Monica Miller, who is the Perfume Pharmer, has written to me about her interpretation of the story Clarimonde in the form of a letter, on her site, and I have replied to her in the comment section, and will add more now. I found it right that she chose the letter form because the Clarimonde story itself begins when the narrator says "Brother, you ask if I have ever loved..."
Dearest Monica --
I see you have made three fragrant things to interpret the story, two fragranced lip stains, and a perfume called Sangre. I love that the fragranced stains are in a red carmine and deep violet. One is like the blush of life, the other, like the turn of life to stillness, or dare I say the word, death. I must say though the violet is actually the most flattering for me, personally, though both are beautiful and subtle. It is lovely that both are fully natural, with shea butter, using herbs for color and precious essential oils.
Because the predominant fragrance in the violet is an incense and in the carmine red it is myrrh, they bring these sacred fragrances up around the mouth, which relates to the cross between the sacred and the sensual in the story. The fragrances are strong, and they sting a little on application, and then move in to the mouth to fragrance my breath, which as you say is only right when you think about the KISS of the vampire in the legends.
As you know, Clarimonde herself in this story is not a steeped in blood kind of vampire, because she takes only the smallest of drops from the head of a pin and takes great care of her lover so as not to hurt him. I found it telling that she salves the tiny wound with an healing elixir that causes it to disappear overnight without a scar. Clarimonde is so affectionate, gentle, generous and kind, even though she is both a courtesan and a vampire. This contrasts so much with the narrator Romauld's Father Superior the Abbe Serapion, who is domineering, harsh and punishing.
Monica, you said you went to Catholic school for a little while, as I did. I recall as a very young child the nun's faces set off by their elaborate black and white starched veils, around faces that were completely bare and unadorned. For me, this was back at a time when women were very much made up, and the great beauties were Sophia Loren and Elizabeth Taylor. I think we both were, as most children are, very impressed by the sacredness of the things they wanted to impart, which made us both want to be either saints or nuns, or as you said, a witch, or even or all those things at once. It all seemed magical yet real and attainable, then. The sacred is so intangible and so are dreams, and Clarimonde herself, and the fragrances we love are also so ethereal yet affect us all deeply in a physical way.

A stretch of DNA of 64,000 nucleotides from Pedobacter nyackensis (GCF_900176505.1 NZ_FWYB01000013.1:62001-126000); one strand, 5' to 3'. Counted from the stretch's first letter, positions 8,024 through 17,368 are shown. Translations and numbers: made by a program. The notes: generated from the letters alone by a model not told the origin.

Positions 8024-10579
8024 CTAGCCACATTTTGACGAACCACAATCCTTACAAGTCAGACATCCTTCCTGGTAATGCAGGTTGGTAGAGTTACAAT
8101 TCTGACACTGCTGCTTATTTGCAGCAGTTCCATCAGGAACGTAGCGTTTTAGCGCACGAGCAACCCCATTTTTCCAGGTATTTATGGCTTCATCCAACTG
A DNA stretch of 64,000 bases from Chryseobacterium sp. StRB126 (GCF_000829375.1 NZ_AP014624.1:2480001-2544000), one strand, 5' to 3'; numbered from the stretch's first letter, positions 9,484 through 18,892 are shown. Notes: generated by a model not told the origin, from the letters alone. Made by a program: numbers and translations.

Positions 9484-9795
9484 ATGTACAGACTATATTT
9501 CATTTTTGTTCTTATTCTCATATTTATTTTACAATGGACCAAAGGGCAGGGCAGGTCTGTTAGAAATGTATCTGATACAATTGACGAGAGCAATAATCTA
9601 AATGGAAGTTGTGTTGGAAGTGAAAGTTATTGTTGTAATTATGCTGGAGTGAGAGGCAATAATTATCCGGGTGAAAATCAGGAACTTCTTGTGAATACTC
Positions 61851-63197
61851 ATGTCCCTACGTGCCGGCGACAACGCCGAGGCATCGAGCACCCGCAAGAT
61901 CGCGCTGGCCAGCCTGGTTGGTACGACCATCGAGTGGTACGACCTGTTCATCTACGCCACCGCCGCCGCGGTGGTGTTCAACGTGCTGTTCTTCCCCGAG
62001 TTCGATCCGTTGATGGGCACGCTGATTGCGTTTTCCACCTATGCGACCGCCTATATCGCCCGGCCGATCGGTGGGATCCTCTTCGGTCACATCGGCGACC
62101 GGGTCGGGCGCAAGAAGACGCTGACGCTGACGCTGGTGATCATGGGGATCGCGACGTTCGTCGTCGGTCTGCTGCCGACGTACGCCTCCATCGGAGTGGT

Sangre is deep with with woods but with a flick of sweetness from the fruity top notes. Wearing it with one of the lip stains is the fullest experience because then they both rise up around my face in unison and complement each other. I appreciate the high degree of naturalness (98%) and the modern feel, in that it sinks deep into the skin and becomes part of me, enhancing a persona, rather than standing out away from me by itself, as traditional perfumes most often do. It holds close to my skin and has a pleasantly relaxing, dreamy quality. In dreams are when the most beautiful anima/animus may appear...
Wearing this perfume, Sangre, and these fragrant lip stains together, feel like my head and mind are wreathed in the sacred while the rest of me is within an aura of relaxation and olfactory warmth and subtle sweetness.
I think the fragrant lip stains worn together with the perfume is an unusual and special combination, I know of nothing else like it.
Monica, you tell me that your interpretation of the story of Clarimonde relates in part to The Lovers, a symbol in Tarot. When that card appears it can mean there is a difficult choice to be made. In the story, the narrator believes he must choose between the body and the spirit, or between his reason and consciousness or his dreams and the unconscious. He has a division in himself that is unbridgeable. He is torn between madonna and whore, or choosing between abundance with pleasure or deprivation with virtue. Either/ or, good or evil.
We both know that we all have both in us and dividing them so strictly is like trying to prune the soul, it only makes the other side grow stronger. Betraying one for the other cuts a person off from vitality and the information about yourself that would be gained from listening to both sides.
The narrator is fascinating in that he does something many of us do, which is make a division that puts all beauty, youth, pleasure and love on one side and spirit, mind, morality, loyalty and purity on the other. Then this battles out within him and he must betray one to have the other. Gautier would seem to say he made the wrong choice when he renounces Clarimonde. It is tragic because he regrets it dearly, which shows he still has a big heart.
p.s. Samples and full sizes of these Clarimonde lip stains in red and violet, with the perfume Sangre, are available at the Perfume Pharmer site.
Please see the the Clarimonde Perfume Project site for more on Monica's perfume and links to audio and ebook versions of the story Clarimonde, and all the other perfumes and postings in this group project, including Mandy Aftel, Dawn Spencer Hurwitz, Maria Mcelroy with Alexis Karl, Ayala Moriel, and Deana Sidney. The writers are The Alembicated Genie, The Windesphere Witch, Scent Hive, Perfume Pharmer, Jade Dressler, and myself.
Above images and samples provided by Monica Miller for the Clarimonde project.
Copyright 2011 Lucy Raubertas, All Rights Reserved